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Breed differences and genetic parameters for melting point, marbling score, and fatty acid composition of lot-fed cattle

Citation

Malau-Aduli, AEO and Edriss, MA and Siebert, BD and Bottema, CDK and Deland, MPB and Pitchford, WS, Breed differences and genetic parameters for melting point, marbling score, and fatty acid composition of lot-fed cattle, Journal of Animal Physiology and Animal Nutrition , 83, (2) pp. 95-105. ISSN 0931-2439 (2000) [Refereed Article]

DOI: doi:10.1046/j.1439-0396.2000.00254.x

Abstract

Fatty acid composition, marbling score and melting point data collected between 1994 and 1996 were analysed. The data were from the adipose tissue of 764 Angus, Belgian Blue, Hereford, Jersey, Limousin, South Devon and Wagyu crossbred cattle slaughtered after lot-feeding at 500 days of age. The aim was to investigate sire-breed differences and to estimate heritability and genetic and phenotypic correlations. Significant breed differences were found: Jersey crosses had the highest marbling score and Belgian Blue crosses had the lowest. Limousin crosses had the highest melting point and Jersey crosses the lowest. South Devon crosses had the highest proportion of stearate and Jersey crosses the lowest. Desaturation indices in C16 and C18 fatty acids were highest in Jersey crosses and lowest in Limousin and South Devon crosses. In contrast, there were no breed differences in the proportions of palmitate, oleate, total saturated, total mono-unsaturated fatty acids and elongation index. Heritability estimates of individual fatty acids and their summations, melting point and marbling were low to moderately low (0.05-0.27). Strong genetic correlations of melting point and desaturation index in C16 fatty acids (-0.93), melting point and stearate (0.62), marbling and stearate (-0.71) and marbling and desaturation index in C18 fatty acids (0.62) were observed. Phenotypic correlation were generally low. The results imply that fatty acids in the adipose tissue of lot-fed cattle have a moderately low heritability, hence genetic progress might be slow.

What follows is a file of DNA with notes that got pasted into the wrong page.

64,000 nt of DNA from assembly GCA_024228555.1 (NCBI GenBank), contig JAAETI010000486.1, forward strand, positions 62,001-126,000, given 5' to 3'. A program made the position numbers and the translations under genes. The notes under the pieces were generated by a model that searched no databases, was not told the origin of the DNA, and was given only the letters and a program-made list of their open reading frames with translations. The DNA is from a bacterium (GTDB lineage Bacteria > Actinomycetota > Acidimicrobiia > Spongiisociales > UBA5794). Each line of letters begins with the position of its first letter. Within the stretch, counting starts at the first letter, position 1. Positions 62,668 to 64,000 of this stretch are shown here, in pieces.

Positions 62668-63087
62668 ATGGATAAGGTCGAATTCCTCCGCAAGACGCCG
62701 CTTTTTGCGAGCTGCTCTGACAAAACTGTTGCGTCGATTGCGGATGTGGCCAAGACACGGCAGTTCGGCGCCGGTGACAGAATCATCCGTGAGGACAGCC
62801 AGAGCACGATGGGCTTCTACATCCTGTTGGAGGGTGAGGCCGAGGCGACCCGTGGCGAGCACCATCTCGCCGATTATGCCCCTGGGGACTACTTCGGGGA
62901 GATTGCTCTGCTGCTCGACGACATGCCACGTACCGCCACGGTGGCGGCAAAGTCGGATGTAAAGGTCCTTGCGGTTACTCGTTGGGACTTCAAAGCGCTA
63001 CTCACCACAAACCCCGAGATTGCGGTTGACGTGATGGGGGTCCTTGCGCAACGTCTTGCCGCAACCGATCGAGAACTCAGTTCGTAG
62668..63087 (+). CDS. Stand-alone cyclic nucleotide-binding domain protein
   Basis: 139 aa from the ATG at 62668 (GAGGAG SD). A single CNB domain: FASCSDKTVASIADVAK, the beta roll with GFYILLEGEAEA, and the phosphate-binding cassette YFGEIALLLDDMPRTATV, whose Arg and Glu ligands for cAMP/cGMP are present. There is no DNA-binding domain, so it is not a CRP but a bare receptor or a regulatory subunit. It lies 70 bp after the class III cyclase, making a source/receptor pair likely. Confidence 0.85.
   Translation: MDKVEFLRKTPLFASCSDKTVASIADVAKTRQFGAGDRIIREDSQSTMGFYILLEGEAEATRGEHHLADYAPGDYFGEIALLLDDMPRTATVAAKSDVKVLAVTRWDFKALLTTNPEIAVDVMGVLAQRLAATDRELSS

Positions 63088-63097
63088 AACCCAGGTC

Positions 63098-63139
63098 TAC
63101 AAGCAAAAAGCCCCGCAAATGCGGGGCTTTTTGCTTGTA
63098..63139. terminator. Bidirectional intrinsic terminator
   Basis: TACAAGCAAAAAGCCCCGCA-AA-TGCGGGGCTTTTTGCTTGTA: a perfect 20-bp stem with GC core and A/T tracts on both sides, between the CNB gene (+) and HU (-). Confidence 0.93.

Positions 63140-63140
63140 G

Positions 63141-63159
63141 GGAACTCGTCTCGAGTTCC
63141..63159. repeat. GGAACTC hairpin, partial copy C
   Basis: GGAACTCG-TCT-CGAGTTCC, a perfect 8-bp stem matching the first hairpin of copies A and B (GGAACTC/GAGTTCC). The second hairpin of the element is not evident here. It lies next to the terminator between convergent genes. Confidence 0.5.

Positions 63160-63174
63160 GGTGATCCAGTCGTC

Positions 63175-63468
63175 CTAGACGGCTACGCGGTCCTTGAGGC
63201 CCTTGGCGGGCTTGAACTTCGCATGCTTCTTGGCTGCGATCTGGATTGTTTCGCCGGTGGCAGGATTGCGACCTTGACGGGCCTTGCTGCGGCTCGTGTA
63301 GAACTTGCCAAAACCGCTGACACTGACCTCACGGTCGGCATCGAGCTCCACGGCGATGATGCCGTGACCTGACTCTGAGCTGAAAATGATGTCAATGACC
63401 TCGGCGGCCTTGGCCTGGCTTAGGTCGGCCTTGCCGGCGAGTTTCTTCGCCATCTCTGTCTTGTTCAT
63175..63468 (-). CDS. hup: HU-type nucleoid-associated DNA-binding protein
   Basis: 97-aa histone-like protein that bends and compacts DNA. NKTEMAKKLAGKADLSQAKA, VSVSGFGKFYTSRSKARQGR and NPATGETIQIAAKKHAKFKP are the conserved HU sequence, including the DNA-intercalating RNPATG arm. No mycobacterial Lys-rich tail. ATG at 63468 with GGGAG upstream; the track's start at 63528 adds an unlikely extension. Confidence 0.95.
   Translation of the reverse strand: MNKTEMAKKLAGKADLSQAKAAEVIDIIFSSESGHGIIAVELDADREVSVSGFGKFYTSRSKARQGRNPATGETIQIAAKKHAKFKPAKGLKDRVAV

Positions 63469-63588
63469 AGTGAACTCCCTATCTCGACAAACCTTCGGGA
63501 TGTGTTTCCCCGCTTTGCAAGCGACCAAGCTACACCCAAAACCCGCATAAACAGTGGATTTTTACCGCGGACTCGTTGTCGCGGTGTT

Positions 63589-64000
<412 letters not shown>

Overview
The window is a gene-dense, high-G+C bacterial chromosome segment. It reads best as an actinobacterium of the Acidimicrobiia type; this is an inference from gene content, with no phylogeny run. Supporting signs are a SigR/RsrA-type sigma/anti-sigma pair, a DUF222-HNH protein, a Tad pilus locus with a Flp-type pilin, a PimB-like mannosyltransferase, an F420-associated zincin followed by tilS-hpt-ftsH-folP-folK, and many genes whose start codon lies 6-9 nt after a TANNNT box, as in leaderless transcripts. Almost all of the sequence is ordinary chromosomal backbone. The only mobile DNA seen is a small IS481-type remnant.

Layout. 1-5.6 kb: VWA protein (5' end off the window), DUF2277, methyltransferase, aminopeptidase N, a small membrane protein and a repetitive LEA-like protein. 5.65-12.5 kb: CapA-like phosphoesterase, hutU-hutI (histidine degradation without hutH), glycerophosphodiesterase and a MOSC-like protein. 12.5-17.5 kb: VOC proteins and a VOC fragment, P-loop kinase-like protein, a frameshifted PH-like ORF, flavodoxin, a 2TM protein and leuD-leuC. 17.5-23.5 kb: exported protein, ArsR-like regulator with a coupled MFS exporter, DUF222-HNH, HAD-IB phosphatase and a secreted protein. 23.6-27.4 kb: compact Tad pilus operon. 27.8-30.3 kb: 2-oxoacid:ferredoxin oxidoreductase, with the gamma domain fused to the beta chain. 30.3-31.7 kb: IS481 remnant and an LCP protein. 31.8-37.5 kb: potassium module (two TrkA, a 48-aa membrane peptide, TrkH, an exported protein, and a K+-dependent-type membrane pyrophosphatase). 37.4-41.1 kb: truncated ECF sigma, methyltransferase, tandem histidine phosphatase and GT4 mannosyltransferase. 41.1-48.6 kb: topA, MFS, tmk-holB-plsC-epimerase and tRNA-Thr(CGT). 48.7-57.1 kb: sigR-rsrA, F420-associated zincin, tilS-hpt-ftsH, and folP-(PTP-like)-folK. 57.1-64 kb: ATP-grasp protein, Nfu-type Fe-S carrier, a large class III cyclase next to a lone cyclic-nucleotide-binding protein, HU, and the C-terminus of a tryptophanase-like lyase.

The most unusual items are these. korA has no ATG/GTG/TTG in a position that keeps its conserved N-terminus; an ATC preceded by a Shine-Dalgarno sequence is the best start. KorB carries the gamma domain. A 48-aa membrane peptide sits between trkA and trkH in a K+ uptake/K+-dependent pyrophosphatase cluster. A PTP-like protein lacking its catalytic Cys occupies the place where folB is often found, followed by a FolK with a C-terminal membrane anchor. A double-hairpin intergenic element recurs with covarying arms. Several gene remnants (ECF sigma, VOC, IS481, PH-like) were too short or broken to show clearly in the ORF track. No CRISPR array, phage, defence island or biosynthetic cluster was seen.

Item Details

Item Type:Refereed Article
Research Division:Agricultural and Veterinary Sciences
Research Group:Animal Production
Research Field:Animal Breeding
Objective Division:Animal Production and Animal Primary Products
Objective Group:Livestock Raising
Objective Field:Beef Cattle
Author:Malau-Aduli, AEO (Associate Professor Aduli Malau-Aduli)
ID Code:29543
Year Published:2000
Web of Science® Times Cited:16
Deposited By:Agricultural Science
Deposited On:2004-07-23
Last Modified:2009-11-23
Downloads:0

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